|Date||16 Jan 2012|
Overally, our project aims to address three core aspects that will ensure conservation of five endangered endemic frog species (Amietia inyangae, Arthroleptis troglodytes, Strongylopus rhodesianus, Probreviceps rhodesianus and Vandijkophrynus inyangae). 1. Research, aims to determine population sizes and distribution, habitat associations, quantify effects of anthropogenic perturbations. 2. Capacity building, through outreach programmes for schools and the general public. 3. Policy, seminars and workshops aimed at educating policy makers on impacts of, land use, deforestation, climate change and other factors on amphibian and biodiversity in general.
Approximately one-third of the world’s amphibians are threatened with extinction. In the present massive decline, amphibians are not faring as well as other taxa. The leading factors contributing to amphibian decline worldwide include habitat modification and fragmentation, climate change, pathogens, invasive species, pollution, overharvesting and the conversion of forest lands to other secondary landscapes. These events have not spared amphibian species in Zimbabwe. Of the fifty-six known species in Zimbabwe, only thirty-nine have been recorded in the last two years.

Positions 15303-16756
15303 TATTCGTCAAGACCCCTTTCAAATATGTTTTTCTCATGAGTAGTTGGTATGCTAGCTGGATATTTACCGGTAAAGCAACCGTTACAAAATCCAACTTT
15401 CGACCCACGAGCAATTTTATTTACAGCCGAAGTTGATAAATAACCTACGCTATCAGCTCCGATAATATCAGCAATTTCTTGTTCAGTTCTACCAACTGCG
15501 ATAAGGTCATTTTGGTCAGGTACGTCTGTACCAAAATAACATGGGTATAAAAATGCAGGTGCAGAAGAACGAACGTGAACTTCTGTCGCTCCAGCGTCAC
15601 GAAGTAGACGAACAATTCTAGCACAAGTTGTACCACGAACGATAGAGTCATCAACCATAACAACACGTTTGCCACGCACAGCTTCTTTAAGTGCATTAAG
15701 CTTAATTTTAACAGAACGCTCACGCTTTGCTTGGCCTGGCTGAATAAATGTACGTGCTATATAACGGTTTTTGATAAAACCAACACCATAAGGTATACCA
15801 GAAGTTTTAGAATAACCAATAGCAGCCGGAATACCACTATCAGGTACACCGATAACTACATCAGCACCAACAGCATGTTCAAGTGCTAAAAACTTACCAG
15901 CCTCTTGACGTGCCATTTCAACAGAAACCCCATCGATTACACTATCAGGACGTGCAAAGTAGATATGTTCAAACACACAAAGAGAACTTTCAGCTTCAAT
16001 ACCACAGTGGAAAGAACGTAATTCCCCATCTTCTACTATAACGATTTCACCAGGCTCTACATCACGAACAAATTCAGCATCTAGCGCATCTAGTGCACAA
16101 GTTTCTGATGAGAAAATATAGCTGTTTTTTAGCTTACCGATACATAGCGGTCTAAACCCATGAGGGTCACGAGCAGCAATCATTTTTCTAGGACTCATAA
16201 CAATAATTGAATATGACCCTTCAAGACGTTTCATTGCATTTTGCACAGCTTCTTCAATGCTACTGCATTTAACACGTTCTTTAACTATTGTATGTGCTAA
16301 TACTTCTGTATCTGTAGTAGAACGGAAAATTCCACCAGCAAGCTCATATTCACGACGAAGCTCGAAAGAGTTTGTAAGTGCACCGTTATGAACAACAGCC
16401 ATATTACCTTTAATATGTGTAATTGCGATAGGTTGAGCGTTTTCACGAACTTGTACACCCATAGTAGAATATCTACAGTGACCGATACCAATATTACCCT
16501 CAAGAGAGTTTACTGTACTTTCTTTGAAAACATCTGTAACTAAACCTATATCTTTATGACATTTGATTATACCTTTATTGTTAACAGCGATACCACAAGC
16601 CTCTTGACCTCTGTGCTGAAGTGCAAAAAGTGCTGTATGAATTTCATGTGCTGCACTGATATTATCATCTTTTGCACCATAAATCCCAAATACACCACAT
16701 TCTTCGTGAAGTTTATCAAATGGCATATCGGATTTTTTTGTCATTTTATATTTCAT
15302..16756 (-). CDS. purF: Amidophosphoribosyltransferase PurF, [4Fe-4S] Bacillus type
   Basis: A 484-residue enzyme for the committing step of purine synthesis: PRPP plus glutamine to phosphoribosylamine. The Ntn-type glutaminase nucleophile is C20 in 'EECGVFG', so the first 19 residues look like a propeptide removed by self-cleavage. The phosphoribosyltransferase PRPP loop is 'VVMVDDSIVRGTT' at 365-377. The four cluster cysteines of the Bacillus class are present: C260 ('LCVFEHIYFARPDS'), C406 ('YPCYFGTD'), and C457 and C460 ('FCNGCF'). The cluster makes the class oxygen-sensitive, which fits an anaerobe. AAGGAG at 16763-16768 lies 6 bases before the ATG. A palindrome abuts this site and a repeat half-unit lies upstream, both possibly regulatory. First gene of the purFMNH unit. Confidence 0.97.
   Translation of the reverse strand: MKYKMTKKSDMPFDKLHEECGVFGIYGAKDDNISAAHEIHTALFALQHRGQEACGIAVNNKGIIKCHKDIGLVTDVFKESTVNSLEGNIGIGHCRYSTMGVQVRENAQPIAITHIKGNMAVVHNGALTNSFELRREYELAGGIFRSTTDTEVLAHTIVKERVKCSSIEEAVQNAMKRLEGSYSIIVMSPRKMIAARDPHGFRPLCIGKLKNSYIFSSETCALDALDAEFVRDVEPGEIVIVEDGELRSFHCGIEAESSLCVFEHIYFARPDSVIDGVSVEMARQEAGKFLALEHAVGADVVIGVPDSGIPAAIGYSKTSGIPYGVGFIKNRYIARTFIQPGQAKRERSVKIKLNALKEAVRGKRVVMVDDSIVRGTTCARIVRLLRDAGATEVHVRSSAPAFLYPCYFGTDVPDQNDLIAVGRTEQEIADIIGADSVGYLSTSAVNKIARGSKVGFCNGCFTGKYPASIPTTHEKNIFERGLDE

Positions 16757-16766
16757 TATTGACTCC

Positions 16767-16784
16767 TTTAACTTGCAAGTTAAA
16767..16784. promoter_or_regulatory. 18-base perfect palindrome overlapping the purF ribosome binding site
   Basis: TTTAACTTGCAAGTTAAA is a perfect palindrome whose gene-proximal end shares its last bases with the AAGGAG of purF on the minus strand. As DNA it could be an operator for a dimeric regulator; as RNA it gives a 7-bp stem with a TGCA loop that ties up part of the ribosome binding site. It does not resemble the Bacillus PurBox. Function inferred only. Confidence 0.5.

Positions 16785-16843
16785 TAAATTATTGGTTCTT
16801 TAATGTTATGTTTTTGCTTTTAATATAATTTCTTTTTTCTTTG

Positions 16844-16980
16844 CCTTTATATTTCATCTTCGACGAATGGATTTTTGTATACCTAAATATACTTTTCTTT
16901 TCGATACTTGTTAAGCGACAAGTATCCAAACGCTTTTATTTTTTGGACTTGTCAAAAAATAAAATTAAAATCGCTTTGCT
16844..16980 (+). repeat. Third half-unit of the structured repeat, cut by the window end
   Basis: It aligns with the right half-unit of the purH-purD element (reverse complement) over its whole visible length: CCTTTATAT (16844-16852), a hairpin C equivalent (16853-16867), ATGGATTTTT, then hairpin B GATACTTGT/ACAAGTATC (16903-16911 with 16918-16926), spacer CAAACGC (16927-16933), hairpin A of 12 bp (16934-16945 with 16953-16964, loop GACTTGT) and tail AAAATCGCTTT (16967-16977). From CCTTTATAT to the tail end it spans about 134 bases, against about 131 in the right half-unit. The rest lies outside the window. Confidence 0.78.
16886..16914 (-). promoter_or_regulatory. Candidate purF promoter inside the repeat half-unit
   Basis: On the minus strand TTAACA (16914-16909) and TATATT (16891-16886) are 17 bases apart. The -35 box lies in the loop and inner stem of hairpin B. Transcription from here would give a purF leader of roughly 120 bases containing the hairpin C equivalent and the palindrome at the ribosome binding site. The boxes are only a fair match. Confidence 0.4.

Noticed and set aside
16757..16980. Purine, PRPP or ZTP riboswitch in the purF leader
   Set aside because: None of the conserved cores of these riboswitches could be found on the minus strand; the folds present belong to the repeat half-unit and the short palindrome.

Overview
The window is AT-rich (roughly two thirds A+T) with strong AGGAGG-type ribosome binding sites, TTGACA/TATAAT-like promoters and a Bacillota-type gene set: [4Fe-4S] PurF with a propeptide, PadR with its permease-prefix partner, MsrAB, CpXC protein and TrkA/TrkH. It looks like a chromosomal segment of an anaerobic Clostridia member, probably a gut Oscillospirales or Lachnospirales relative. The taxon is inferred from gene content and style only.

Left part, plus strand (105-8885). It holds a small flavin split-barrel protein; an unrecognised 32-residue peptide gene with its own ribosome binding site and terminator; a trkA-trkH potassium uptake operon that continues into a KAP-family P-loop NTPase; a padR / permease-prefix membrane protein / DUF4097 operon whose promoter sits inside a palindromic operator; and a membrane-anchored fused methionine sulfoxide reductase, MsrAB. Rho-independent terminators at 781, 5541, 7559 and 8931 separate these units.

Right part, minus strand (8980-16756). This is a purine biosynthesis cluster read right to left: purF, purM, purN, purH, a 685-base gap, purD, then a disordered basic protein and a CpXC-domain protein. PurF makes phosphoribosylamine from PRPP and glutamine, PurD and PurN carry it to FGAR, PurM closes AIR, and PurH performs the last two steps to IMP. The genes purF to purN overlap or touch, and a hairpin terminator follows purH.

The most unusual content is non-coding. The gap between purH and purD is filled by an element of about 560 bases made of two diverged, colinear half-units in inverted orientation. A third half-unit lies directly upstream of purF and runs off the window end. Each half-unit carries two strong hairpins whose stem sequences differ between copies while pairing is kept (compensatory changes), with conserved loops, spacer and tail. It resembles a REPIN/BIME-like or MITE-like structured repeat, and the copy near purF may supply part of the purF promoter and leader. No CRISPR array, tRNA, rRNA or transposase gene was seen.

The Eastern Highlands are the hub of endemism in Zimbabwe, known for their high number of endemic species of plants and animals. This fact has not spared the area from the on-going biodiversity loss. All the seven endemic frog species in Zimbabwe, are currently listed in the IUCN Red List (September 2011) of endangered species and five of which are montane species (Amietia inyangae, Arthroleptis troglodytes, Strongylopus rhodesianus, Probreviceps rhodesianus and Vandijkophrynus inyangae) confined to the Eastern Highlands. Because there has been no long-term monitoring on these species we are unclear of their conservation status; all could be extinct in the wild. Ecological information on the endangered species is one key outcome expected from the first phase of this project.
This information will indicate the current status of each species in terms of population size, distribution, main threats, habitat associations, breeding and feeding behaviour. Such ecological information has immediate conservation value and will be crucial in establishing immediate conservation action plans.
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